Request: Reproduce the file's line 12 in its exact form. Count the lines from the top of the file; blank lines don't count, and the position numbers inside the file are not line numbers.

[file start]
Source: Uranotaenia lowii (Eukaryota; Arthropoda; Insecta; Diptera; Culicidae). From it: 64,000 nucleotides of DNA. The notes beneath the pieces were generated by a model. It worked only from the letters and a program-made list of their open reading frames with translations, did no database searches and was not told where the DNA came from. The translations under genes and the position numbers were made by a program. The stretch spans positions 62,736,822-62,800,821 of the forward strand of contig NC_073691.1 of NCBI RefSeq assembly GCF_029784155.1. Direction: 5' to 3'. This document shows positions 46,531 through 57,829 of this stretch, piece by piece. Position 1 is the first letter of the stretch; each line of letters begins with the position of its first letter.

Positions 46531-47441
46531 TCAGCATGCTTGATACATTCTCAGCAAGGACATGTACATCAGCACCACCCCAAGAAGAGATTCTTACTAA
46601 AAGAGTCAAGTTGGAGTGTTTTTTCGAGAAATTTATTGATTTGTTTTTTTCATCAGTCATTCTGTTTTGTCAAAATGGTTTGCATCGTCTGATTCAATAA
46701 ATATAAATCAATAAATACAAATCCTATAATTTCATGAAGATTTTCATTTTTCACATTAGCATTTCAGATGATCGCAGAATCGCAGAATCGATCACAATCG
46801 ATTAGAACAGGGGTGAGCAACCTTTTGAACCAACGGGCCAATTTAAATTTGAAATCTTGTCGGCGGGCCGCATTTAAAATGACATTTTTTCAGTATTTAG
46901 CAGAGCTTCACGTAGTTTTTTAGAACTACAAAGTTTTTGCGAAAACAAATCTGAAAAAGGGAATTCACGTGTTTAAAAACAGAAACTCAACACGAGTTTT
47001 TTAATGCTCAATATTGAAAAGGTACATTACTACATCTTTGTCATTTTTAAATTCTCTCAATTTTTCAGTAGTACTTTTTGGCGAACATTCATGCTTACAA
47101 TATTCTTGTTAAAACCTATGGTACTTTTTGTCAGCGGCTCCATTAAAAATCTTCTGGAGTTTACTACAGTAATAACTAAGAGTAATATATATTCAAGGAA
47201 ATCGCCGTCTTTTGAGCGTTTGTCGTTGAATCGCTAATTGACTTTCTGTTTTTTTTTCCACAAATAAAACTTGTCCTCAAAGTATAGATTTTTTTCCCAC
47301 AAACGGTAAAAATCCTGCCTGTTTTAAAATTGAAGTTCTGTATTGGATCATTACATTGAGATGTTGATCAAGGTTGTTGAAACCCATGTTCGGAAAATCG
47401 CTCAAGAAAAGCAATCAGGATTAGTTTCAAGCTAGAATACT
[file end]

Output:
47401 CTCAAGAAAAGCAATCAGGATTAGTTTCAAGCTAGAATACT